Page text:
This little plant, known as Alocasia cuprea, can reach a height of about 12 to 18 inches. The majority of its height is comprised of its gigantic leaves.
Plants need ideal environmental conditions to flourish, therefore making such available is crucial. If there are signs of abnormal growth rate or signs of the plant being stunted, you should check its roots. There is a high probability that it has root rot right now. If that’s the case, fertilizer might be a good idea to help it along.
Why do my Alocasia Cuprea Red Secret’s leaves seem to be yellow?
Overwatering is the most common cause of yellow yellowing on a Red Secret Alocasia, while there are other possible causes. See whether the soil is excessively damp and if it is, switch to a different potting soil. This will prevent further root rot from forming and allow the plant to begin the healing process. Potential other causes include insect infestation, prolonged exposure to direct sunlight, and fertilizer burn.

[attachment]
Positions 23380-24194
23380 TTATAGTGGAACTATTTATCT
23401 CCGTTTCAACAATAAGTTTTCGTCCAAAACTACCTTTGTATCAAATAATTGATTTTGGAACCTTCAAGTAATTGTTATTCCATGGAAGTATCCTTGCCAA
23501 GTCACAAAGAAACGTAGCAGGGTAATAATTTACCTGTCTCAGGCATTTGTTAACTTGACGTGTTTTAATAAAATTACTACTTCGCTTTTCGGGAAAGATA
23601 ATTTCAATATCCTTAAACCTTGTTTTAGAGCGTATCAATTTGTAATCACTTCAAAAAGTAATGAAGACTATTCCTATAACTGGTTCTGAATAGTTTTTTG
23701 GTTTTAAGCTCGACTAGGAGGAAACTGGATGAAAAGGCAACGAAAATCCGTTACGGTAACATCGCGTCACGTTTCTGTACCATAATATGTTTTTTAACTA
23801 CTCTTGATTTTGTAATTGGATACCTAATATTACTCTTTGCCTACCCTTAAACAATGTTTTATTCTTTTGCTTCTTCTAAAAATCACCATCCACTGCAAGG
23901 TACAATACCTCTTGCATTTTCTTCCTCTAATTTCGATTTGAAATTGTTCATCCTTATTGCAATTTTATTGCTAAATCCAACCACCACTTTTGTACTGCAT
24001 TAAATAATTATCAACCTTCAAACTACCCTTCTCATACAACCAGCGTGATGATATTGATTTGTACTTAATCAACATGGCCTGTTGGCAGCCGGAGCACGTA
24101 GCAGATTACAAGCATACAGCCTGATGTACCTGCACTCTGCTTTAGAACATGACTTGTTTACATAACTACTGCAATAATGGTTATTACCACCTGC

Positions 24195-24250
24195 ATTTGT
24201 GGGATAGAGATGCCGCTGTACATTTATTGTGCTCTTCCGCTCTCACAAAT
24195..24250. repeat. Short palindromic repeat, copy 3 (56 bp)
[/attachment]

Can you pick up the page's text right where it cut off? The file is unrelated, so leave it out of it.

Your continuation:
Why are the leaves on my Alocasia Cuprea ‘Red Secret’ losing?
The leaves of a Red Secret Alocasia could fall off as the plant becomes older. The only time you need to worry is if it begins to lose leaves at a faster rate than it is losing new ones. If you suspect that over- or under-watering of the soil is to blame, you should conduct an investigation. The leaves of your plant might, however, be home to a variety of insects and other pests.
Why do the leaves on my Alocasia Cuprea ‘Red Secret’ seem brown?